Persecution in India escalates – a small uppdate

Photo: A. Hämäläinen

In October in Roorkee, north of New Delhi, a church service was attacked by more than 200 Hindu-nationalists who smashed the meeting-room and beat up visitors, some with iron pipes and the levels of persecution have escalated in India. On October 21, the India Press Club in New Delhi called for a press conference reporting that there have been 305 incidents of violence against Christians this year in India, including 69 in September alone. More than 1,300 women have been injured in these attacks, and 23 church-buildings have been damaged.

Nine states in India have now introduced so called “Freedom of Religion Acts”. Initially they were directed towards forced conversions but today they are a tool for Hindu-nationalists. Some Christians, who peacefully testified their faith and distributed Bibles, are now being charged in courts. In Uttar Pradesh, the penalty for unauthorized conversion can be up to 10 years in prison.

In the state of Karnataka, it the BJP state-leadership has decided all churches and missionaries should be registered with the aim that no “unauthorized” missionary activities may continue. In practice, the aim is to prevent gatherings, like house-churches, from existing. In Chhattisgarh, the Indian digital paper, The Wire recently reported (1st Oct. 2021) how a Hindutva leader, in front of senior BJP politicians, expressed that minorities in India, such as Christians, should be beheaded!

Even mission work among orphans can become forbidden. Photo: A. Hämäläinen

To give a comparison, Karnataka is a state with a population the size of France. Chhattisgarh has a population the size of Belgium and the Netherlands combined. Uttar Pradesh is a state corresponding to Germany, Italy and Spain combined. The nine states have about 450 million inhabitants combined.

Since Narendra Modi and the BJP came to power in 2014, with their Hindu nationalist agenda, they have fuelled divisions between Hindus and Muslims as well. The Citizenship Act, amended by the Indian parliament in December 2019, was rewritten to discriminate against Muslims. In addition, the new conversion laws criminalize marriage between two people of different faiths and segregation between people of different faiths is increasingly institutionalized.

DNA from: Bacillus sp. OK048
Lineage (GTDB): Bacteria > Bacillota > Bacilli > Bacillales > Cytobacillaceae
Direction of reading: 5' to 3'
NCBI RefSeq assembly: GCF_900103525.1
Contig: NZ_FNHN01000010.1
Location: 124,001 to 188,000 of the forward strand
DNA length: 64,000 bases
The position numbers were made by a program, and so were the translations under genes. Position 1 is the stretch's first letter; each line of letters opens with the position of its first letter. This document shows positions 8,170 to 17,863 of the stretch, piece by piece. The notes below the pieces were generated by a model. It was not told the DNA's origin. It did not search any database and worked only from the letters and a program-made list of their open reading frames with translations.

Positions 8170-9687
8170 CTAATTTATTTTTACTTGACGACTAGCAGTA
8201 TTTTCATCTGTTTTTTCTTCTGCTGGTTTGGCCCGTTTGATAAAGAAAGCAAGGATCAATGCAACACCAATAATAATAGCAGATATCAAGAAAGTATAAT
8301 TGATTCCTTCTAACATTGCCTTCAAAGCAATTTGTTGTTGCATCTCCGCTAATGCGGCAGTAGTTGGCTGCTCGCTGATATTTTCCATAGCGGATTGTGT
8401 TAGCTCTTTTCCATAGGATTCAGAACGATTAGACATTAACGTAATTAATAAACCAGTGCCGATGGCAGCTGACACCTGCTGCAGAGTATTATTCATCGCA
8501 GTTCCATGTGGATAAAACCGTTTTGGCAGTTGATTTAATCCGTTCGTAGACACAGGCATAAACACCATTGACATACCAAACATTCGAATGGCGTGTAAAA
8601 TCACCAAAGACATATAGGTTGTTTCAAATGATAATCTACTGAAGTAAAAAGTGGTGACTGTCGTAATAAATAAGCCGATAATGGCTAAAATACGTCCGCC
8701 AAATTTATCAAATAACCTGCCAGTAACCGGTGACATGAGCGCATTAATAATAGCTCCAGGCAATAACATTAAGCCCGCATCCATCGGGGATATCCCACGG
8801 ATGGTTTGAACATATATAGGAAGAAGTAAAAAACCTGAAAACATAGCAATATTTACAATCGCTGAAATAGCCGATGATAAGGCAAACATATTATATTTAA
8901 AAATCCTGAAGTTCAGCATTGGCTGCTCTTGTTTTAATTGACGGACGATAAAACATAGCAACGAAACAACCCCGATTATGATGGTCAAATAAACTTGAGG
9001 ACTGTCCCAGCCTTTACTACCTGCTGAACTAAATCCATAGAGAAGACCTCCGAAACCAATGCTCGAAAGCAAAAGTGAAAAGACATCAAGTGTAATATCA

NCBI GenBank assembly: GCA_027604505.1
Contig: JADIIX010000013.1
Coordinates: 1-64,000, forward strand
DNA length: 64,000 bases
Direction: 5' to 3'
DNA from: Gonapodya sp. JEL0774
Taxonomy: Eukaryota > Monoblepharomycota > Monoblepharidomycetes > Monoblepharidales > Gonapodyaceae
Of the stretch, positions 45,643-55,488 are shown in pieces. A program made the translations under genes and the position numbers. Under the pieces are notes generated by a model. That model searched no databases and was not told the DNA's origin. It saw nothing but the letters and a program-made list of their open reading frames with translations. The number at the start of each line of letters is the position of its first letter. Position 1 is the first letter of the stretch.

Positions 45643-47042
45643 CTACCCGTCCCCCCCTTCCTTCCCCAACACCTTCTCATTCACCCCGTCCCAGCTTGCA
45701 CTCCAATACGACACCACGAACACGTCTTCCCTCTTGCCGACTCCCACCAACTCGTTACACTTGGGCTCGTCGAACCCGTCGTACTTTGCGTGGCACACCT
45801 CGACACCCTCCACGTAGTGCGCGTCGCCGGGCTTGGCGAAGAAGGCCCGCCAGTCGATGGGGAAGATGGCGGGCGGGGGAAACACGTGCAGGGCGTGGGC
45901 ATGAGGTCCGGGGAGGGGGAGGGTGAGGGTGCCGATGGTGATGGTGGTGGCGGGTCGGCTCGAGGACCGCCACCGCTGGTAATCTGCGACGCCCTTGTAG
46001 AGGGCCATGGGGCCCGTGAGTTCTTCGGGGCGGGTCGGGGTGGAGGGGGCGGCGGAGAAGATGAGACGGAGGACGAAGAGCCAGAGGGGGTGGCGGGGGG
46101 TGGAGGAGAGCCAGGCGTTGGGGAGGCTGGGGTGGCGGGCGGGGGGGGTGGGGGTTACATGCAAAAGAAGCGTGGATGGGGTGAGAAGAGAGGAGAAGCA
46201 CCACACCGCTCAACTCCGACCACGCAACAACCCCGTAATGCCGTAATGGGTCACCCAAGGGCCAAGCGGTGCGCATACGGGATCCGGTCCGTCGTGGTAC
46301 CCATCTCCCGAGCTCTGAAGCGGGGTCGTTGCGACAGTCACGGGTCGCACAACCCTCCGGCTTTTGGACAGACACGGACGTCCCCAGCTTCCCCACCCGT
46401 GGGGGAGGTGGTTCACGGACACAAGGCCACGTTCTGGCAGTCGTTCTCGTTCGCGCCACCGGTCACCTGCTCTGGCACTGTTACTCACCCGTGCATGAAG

In a report this spring from the University of Gothenburg, State of the World 2020: autocratization turns viral, the authors state that India, which has “been the world’s largest democracy”, has now moved away from the space of liberal democracy to being “an electoral autocracy”. Their analysis is the same as Freedom House, which in spring downgraded India’s status from “free” to “partially free.” More people are doing the same analysis and India is becoming an increasingly authoritarian state, where the free press and media are also finding it increasingly difficult to operate. In reporters without Borders’ World Press Freedom Index, the country has fallen as far down as 142 out of 178.

Where are the new political streams leading India? Photo: A. Hämäläinen

In September, an academic online conference, Dismantling Global Hindutva, was held in the United States with the aim of dialogue on Hindutva (Hindu nationalism). The conference was supported by 53 universities, including Harvard, Stanford, Princeton and Berkeley, but organizers faced widespread pressure not to hold the conference. Participants cancelled after receiving personal threats and threats of violence against their families. University management received over one million emails (!) urging them to prevent their employees from attending the conference. The organizers themselves received death threats, they were threatened with sexual violence and violence against their families.

Academic, religious and political freedom is currently threatened by anti-conversion laws and increasing threats from politically supported Hindu nationalism. As siblings in the Lord from other nations, we feel concerned for or sisters and brothers in India and stand with them in prayer and love. We also encourage boldness in time of persecution and where we can, may we uphold our right to freedom of speech and freedom to religion.

May the grace of the Lord Jesus Christ, the love of God, and the fellowship of the Holy Spirit be with all of us!

By P. Andréasson, Pentecostal Church in Sweden, November 2021


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  1. Rauli Lehtonen

    This “small report” was one of the most tragic articles I have red since the pandemic started. It makes me sorrowful and sad. Anyway, thank you so much Mr Andreasson, that you are reminding us about the everyday life of our sisters and brothers in Asia.
    Slowly, when I am wakening back to the Swedish reality, I am wondering, what can we do in the Nordic churches as Christians to support the suffering believers in India?
    Dear brother Andreasson, do you have any answer to this question?

    • Andreasson

      I think of three things in replying this question. First if one has personal relations with Indian brothers and sisters, send positive greetings of love and concern and let them know they are not alone. Secondly, let’s pray for our friends and the situation. Thirdly, we can write and inform people in media and governments in our own nations, i.e. Sweden. Finland and others, to take notice on the democratic decay and lack of freedoms that is taking place in India and request them to take action.

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